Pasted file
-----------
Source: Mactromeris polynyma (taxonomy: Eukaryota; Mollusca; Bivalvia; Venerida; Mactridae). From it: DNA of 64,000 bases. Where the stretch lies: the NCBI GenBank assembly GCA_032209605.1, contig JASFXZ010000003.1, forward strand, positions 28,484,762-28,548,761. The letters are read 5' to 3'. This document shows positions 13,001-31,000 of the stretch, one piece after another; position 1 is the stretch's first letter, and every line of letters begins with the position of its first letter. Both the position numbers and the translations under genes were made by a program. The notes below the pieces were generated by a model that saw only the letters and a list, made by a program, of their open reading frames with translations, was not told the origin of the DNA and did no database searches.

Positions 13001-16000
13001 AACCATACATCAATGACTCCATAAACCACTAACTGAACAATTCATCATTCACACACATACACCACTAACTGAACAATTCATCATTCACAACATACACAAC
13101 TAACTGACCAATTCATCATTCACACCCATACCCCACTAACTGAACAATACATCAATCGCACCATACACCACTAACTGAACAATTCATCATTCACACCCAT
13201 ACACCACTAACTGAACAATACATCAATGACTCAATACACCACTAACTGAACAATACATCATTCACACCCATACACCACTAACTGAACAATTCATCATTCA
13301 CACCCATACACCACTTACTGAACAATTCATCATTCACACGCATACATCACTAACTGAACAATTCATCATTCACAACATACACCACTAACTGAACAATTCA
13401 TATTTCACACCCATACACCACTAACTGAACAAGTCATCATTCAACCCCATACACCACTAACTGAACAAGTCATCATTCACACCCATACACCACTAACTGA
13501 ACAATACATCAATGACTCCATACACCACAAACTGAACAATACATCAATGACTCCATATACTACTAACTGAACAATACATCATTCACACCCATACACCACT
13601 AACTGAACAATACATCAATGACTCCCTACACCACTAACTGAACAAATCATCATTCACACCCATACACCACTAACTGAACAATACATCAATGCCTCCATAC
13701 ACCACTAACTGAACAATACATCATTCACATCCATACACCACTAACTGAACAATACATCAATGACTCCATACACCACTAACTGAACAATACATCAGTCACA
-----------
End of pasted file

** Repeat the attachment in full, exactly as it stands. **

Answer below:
Source: Mactromeris polynyma (taxonomy: Eukaryota; Mollusca; Bivalvia; Venerida; Mactridae). From it: DNA of 64,000 bases. Where the stretch lies: the NCBI GenBank assembly GCA_032209605.1, contig JASFXZ010000003.1, forward strand, positions 28,484,762-28,548,761. The letters are read 5' to 3'. This document shows positions 13,001-31,000 of the stretch, one piece after another; position 1 is the stretch's first letter, and every line of letters begins with the position of its first letter. Both the position numbers and the translations under genes were made by a program. The notes below the pieces were generated by a model that saw only the letters and a list, made by a program, of their open reading frames with translations, was not told the origin of the DNA and did no database searches.

Positions 13001-16000
13001 AACCATACATCAATGACTCCATAAACCACTAACTGAACAATTCATCATTCACACACATACACCACTAACTGAACAATTCATCATTCACAACATACACAAC
13101 TAACTGACCAATTCATCATTCACACCCATACCCCACTAACTGAACAATACATCAATCGCACCATACACCACTAACTGAACAATTCATCATTCACACCCAT
13201 ACACCACTAACTGAACAATACATCAATGACTCAATACACCACTAACTGAACAATACATCATTCACACCCATACACCACTAACTGAACAATTCATCATTCA
13301 CACCCATACACCACTTACTGAACAATTCATCATTCACACGCATACATCACTAACTGAACAATTCATCATTCACAACATACACCACTAACTGAACAATTCA
13401 TATTTCACACCCATACACCACTAACTGAACAAGTCATCATTCAACCCCATACACCACTAACTGAACAAGTCATCATTCACACCCATACACCACTAACTGA
13501 ACAATACATCAATGACTCCATACACCACAAACTGAACAATACATCAATGACTCCATATACTACTAACTGAACAATACATCATTCACACCCATACACCACT
13601 AACTGAACAATACATCAATGACTCCCTACACCACTAACTGAACAAATCATCATTCACACCCATACACCACTAACTGAACAATACATCAATGCCTCCATAC
13701 ACCACTAACTGAACAATACATCATTCACATCCATACACCACTAACTGAACAATACATCAATGACTCCATACACCACTAACTGAACAATACATCAGTCACA